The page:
A New Lab for Testing Biofiltration for Advanced Life Support
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Bioregenerative systems for removal of gaseous contaminants are desired for long-term space missions to reduce the equivalent system mass of the air cleaning system. This paper describes an innovative design of a new biofiltration test lab for investigating the capability of biofiltration process for removal of ersatz multi-component gaseous streams representative of spacecraft contaminants released during long-term space travel. The lab setup allows a total of 24 bioreactors to receive identical inlet waste streams at stable contaminant concentrations via use of permeations ovens, needle valves, precision orifices, etc. A unique set of hardware including a Fourier Transform Infrared (FTIR) spectrometer, and a data acquisition and control system using LabVIEW™ software allows automatic, continuous, and real-time gas monitoring and data collection for the 24 bioreactors. This lab setup allows powerful factorial experimental design. In the initial phase of testing, the bioreactors will be operated in parallel to evaluate their ability to remove a complex mixture of contaminants including ammonia, carbon monoxide, methane, ethylene, acetone, and n-butanol at various operating strategies (e.g., different reactor configurations, packing medium types, gas residence time, and liquid types). Details of the experimental setup are presented herein together with pilot tests conducted to evaluate the lab setup. Copyright © 2005 SAE International.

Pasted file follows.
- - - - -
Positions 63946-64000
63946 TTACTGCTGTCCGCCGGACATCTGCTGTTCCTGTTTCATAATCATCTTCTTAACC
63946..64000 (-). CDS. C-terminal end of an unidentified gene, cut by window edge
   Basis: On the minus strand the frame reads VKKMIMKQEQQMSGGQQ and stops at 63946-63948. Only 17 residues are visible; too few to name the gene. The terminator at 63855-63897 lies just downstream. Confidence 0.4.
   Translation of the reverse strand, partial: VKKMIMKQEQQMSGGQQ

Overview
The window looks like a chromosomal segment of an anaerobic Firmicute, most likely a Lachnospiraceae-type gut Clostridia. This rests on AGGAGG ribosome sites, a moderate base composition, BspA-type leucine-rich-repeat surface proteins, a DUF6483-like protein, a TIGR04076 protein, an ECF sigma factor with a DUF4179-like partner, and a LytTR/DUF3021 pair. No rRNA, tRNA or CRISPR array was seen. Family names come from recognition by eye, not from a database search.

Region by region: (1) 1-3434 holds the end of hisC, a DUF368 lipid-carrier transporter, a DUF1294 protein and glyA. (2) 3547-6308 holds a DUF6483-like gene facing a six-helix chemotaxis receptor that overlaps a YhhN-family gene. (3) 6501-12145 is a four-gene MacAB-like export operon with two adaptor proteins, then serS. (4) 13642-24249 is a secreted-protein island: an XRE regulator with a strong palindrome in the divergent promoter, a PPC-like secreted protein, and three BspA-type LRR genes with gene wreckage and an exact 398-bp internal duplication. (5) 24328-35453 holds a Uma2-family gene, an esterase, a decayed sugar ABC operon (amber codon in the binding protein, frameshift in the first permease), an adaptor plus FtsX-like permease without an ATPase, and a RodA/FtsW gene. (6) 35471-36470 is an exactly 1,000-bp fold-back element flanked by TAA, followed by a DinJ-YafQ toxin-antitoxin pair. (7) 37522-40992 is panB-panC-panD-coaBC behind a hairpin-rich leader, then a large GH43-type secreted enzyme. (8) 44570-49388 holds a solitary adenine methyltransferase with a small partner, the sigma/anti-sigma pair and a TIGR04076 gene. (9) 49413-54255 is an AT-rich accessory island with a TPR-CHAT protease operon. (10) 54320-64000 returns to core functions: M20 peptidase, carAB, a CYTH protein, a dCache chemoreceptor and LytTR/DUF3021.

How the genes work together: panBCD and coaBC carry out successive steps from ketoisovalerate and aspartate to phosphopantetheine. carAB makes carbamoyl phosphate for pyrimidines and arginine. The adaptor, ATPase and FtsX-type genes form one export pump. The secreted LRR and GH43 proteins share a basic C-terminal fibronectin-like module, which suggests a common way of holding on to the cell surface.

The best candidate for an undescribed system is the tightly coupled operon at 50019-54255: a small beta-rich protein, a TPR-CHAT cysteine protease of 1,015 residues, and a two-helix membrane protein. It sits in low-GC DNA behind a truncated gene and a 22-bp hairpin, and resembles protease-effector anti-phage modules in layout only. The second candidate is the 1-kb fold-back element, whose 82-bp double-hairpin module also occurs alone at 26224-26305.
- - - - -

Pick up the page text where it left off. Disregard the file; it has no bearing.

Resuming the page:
author list (cited authors)
Li, C., Heber, A. J., Huang, H., Ni, J., Lee, S., & Banks, M. K.